Astronomy Picture of the Day

Discover the cosmos! Each day we feature a different image or photograph of our fascinating universe, along with a brief explanation written by a professional astronomer.

January 10, 1996
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The Cepheids of M100
Credit: NASA, HST, W. Freedman (CIW), R. Kennicutt (U. Arizona), J. Mould (ANU)

Explanation: Can this blinking star tell us how fast the universe is expanding? Many astronomers also believe it may also tell us the age of the universe! The photographed "Cepheid variable" star in M100 brightens and dims over the course of days as its atmosphere expands and contracts. A longer blinking cycle means an intrinsically brighter star. Cepheids variable stars are therefore used as distance indicators. By noting exactly how long the blinking period is and exactly how bright the star appears to be, one can tell the distance to the star and hence the star's parent galaxy. This distance can then be used to match-up easily measured recessional velocity ("redshift") with distance. Once this "Hubble relation" is determined for M100, it should be the same for all galaxies - and hence tell us how fast the universe is expanding. The exact magnitude of this calibration is under dispute and so a real live debate involving the value of Hubble's constant titled "The Scale of the Universe" will occur in April 1996 in Washington, DC.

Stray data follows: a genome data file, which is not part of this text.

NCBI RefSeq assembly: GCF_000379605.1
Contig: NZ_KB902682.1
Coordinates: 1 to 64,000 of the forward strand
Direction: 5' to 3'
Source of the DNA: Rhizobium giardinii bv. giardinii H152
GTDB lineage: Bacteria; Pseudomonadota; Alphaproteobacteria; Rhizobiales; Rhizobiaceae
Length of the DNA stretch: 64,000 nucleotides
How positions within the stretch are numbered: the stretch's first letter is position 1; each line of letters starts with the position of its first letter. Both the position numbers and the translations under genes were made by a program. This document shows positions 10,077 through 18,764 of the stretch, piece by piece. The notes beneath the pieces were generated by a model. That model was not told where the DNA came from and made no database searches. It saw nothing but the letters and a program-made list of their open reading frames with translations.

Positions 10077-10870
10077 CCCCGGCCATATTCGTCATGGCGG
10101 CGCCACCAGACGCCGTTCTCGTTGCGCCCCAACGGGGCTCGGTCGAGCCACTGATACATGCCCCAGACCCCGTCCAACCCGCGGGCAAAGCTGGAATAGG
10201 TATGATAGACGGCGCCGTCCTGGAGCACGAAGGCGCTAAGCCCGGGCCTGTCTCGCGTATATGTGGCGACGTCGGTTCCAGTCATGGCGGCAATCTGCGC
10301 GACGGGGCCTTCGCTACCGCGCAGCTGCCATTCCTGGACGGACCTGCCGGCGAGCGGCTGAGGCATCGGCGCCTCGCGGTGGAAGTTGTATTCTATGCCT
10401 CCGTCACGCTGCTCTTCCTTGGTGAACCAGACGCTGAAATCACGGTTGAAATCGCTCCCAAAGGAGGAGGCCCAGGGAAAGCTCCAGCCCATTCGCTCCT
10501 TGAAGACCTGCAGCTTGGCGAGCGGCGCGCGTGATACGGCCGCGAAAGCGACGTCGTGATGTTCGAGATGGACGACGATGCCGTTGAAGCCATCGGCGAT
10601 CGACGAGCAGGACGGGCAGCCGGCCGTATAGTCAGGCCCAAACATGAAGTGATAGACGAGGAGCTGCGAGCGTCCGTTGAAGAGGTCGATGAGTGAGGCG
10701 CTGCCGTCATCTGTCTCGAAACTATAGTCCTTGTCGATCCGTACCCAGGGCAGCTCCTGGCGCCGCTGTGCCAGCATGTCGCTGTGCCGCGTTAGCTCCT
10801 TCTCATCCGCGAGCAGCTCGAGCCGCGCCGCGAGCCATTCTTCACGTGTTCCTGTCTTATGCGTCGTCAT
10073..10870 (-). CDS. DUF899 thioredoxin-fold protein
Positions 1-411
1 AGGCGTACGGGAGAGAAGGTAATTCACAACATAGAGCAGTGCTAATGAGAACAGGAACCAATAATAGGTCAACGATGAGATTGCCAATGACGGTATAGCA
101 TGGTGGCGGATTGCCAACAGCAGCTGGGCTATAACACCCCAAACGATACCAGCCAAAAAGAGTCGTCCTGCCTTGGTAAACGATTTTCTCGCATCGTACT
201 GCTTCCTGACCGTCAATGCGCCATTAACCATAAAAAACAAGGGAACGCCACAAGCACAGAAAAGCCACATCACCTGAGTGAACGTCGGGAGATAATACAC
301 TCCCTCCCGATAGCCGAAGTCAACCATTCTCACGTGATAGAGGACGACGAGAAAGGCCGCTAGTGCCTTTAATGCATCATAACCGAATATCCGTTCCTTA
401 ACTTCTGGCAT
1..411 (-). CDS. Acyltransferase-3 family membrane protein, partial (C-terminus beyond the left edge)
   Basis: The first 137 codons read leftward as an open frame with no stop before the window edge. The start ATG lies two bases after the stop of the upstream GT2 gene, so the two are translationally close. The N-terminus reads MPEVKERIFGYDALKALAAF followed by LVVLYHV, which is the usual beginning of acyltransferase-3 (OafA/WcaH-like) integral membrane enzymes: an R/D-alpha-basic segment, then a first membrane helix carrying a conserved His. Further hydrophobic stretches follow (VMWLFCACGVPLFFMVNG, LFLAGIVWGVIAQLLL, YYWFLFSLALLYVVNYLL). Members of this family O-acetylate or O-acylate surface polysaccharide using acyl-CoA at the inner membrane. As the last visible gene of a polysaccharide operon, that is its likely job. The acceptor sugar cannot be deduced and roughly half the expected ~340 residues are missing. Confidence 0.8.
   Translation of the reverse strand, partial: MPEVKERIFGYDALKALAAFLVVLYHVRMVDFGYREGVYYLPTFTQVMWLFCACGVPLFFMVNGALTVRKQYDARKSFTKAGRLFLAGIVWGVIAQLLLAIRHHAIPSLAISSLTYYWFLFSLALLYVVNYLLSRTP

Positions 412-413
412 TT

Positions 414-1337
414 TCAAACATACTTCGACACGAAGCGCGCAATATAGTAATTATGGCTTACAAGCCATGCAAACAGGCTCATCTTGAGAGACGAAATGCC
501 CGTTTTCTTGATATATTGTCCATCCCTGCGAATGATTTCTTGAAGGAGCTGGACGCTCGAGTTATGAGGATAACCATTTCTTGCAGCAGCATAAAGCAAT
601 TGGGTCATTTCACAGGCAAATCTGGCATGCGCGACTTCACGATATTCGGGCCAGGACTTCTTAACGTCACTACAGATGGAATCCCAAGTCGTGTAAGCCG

Tomorrow's picture: Lasers in Eta Carinae

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Authors & editors: Robert Nemiroff (GMU) & Jerry Bonnell (USRA).
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